The Chiera Family Foundation, a Coconut Creek-based charity that helps children battling cancer, raised more than $250,000 at its 22nd annual fundraising event.
More than 400 guests attended the “New York State of Mind”-themed dinner at the Seminole Hard Rock Hotel Casino in Hollywood, and 130 took part in the charity golf tournament.
Funds were used to send 150 children to NICK’s Camp (Nothing is Impossible for Cancer Kids), a five-day retreat for the children and their families at Camp Boggy Creek in central Florida.
Lou Chiera, a foundation board member and trustee, said he and family members established the charity in memory of their father, Nicholas Chiera, who died of cancer.
The group has established a scholarship program for campers and recently launched a program, in partnership with Joe DiMaggio Children’s Hospital and The First Tee of Broward, to provide children a golf camp that also teaches life skills and character development.
“This started out as a tribute to our father, and in 22 years, we’ve raised millions of dollars to send thousands of kids to camp and dozens to attend college,” Chiera said.
Ingrid Carranza, whose son Eduardo was diagnosed with leukemia at age 9, said he benefited greatly from the camp experience.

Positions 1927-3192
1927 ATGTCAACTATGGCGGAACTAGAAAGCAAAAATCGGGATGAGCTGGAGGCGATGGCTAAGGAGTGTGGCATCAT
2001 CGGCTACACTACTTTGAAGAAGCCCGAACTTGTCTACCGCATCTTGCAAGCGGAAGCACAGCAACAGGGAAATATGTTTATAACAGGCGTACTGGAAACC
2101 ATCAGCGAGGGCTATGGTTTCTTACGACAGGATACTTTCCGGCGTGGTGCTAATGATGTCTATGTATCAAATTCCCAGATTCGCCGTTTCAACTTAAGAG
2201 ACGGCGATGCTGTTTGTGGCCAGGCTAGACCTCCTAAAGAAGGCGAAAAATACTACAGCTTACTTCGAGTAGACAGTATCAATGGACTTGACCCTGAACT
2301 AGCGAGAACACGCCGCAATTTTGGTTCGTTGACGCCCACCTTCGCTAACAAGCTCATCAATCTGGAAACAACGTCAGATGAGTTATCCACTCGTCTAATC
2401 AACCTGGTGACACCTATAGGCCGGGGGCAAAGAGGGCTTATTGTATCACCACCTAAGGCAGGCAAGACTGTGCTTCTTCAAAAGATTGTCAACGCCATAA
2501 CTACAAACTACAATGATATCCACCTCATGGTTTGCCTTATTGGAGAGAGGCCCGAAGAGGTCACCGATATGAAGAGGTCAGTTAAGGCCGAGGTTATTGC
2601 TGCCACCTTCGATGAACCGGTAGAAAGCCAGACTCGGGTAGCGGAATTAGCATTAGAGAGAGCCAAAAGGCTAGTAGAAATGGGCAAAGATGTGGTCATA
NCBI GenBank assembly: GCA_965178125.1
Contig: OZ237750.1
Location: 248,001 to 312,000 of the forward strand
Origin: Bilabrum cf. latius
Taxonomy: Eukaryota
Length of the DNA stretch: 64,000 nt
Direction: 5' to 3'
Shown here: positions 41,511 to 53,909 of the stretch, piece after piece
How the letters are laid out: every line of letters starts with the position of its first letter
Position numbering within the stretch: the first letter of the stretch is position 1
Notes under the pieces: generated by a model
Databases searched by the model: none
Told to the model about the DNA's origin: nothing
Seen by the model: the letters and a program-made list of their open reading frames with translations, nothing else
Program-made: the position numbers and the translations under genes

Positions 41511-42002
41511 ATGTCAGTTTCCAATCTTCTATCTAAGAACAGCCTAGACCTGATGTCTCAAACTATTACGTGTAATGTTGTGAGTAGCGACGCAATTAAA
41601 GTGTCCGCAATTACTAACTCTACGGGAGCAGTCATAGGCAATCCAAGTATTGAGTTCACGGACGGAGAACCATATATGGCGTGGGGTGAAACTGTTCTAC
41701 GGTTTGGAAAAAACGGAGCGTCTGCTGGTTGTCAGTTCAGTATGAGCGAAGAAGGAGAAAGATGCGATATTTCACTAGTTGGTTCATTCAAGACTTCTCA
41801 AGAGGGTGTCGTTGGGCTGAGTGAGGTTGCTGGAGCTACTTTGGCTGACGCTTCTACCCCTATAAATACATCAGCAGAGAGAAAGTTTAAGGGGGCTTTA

“His immune system was down, he had to wear a mask to go outside, and he had to leave school and lost touch with his friends,” said Carranza, of Greenacres. “He felt alone, and at the camp he made new friends who were going through the same things he was. At the camp, he can be a kid again, play with other kids, swim, fish, shoot archery and ride horses, and the doctors and nurses are on call there, so I never had to worry.”
Eduardo, 13, is now cancer-free.
“At the camp, you feel like you’re at home with family,” he said. “When I grow up, I want to be a doctor and help kids with cancer.”
Megan Hamerdinger was diagnosed with leukemia in 1995 and went to the camp from 1997-2004. She returned to serve as a camp counselor, and as a scholarship recipient, she got her master’s degree in social work and today works with sick children and their families.
“It’s really hard to explain to your friends why you’re not in school or don’t feel well or can’t do certain things, and when I was in camp with other kids who understand, we connected and became friends and remained friends,” said Hamerdinger, of Boynton Beach. “I’ve now been in remission for years and I’m doing great, and the support I got there is what formed my personality and made me who I am today.”
For more information, visit Chierafamilyfoundation.org or call 954-480-8809, ext. 21.
Copyright © 2015, Sun Sentinel